JEFF BECK GROUP CHEERED IN DEBUT
British Pop Singers Delight Fillmore East Audience
They were standing and cheering for a new British pop group last night at the Fillmore East. The American debut of the Jeff Beck Group promises much heated enthusiasm for the quartet in its six-week American tour.
Mr. Beck is a young Londoner who distinguished himself for a year and a half as the lead guitarist of the Yardbirds. He was seen, if not really heard, in a sequence of the film "Blow-Up" and has generally earned a reputation as a highly polished and adroit blues guitarist. He and his band deal in the blues mainly, but with an urgency and sweep that is quite hard to resist.
The group's principal format is the interaction of Mr. Beck's wild and visionary guitar against the hoarse and insistent shouting of Rod Stewart, with gutsy backing on drums and bass.
Their dialogues were lean and laconic, the verbal Ping-Pong of a musical Pinter play.
The climaxes were primal, bringing the "big beat" of the English rock school forward.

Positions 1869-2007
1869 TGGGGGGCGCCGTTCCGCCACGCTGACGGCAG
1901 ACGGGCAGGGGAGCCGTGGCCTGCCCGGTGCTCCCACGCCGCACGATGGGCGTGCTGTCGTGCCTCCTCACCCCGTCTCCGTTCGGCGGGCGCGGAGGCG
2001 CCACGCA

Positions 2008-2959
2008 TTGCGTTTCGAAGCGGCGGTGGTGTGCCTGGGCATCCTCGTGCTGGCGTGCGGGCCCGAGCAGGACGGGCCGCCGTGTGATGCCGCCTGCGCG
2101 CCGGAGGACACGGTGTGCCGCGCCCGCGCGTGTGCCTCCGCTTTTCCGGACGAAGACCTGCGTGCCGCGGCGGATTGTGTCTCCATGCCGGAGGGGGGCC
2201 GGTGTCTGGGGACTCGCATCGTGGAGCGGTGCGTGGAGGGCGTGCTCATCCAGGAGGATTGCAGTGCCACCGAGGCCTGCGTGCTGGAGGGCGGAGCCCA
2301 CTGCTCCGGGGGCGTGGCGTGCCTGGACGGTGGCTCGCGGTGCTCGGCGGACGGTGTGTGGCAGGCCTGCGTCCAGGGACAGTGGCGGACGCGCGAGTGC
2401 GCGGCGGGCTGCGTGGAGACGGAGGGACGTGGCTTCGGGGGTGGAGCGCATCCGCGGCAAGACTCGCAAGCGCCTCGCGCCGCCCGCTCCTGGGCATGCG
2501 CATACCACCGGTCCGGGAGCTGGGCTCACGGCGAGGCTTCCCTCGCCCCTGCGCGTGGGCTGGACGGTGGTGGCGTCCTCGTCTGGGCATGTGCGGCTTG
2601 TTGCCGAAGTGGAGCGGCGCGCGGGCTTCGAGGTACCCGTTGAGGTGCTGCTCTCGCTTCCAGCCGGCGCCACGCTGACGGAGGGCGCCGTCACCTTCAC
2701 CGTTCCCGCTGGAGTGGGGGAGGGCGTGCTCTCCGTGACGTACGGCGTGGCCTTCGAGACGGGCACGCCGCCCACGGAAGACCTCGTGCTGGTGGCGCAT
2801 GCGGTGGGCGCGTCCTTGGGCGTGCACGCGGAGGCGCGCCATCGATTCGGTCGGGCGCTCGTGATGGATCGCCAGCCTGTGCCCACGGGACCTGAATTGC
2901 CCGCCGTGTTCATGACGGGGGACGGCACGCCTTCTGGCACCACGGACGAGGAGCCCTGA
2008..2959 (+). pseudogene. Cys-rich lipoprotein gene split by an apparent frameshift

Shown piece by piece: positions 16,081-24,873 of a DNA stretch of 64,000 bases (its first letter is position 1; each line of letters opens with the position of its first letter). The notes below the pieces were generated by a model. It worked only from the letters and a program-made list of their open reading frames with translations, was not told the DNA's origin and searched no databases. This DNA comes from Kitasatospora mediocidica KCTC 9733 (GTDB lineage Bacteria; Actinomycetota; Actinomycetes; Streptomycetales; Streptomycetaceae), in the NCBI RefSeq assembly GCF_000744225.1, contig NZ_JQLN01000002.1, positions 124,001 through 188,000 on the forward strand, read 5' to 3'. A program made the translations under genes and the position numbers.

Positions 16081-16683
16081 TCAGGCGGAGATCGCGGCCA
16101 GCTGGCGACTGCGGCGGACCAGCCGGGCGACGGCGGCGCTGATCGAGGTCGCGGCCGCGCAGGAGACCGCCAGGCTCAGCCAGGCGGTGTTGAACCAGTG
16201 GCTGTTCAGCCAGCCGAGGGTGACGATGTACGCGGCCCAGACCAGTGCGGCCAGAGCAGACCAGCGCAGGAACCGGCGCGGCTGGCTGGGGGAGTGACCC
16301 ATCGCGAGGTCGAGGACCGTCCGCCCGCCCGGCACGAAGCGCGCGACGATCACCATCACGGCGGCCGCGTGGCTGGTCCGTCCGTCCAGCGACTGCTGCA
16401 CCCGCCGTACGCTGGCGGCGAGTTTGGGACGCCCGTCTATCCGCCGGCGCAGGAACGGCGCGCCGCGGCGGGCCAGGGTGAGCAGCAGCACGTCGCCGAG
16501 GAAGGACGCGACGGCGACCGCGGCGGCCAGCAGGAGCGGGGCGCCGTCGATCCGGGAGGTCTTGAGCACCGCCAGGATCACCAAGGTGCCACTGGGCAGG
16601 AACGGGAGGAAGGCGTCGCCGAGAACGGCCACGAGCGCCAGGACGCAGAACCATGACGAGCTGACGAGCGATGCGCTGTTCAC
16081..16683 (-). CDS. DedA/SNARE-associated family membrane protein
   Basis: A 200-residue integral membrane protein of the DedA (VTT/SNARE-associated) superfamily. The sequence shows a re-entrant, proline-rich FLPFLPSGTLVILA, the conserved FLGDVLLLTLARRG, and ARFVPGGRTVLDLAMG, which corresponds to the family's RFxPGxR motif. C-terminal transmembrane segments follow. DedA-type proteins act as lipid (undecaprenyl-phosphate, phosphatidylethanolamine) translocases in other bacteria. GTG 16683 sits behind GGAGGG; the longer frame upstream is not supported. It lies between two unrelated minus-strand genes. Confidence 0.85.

But there were whimsy and invention and modernist games thrown in, in "Beck's Boogie" and variations on "Bolero." All told, an auspicious beginning for an exciting group.
The British group upstaged, for one listener, at least, the featured performers, the Grateful Dead of San Francisco. This two-drummer sextet was settling into its elaborate and discursive arrangements in a musically psychedelic vein when the deadline came. The band sounded more cohesive and disciplined than past outings here and was warmly received.
A rather aimless performance by a trio called The Seventh Sons opened the evening wanly. Perhaps it was an off-night for the group or perhaps they were totally overwhelmed by the rest of the bill.
(by Robert Shelton, from the New York Times, 15 June 1968)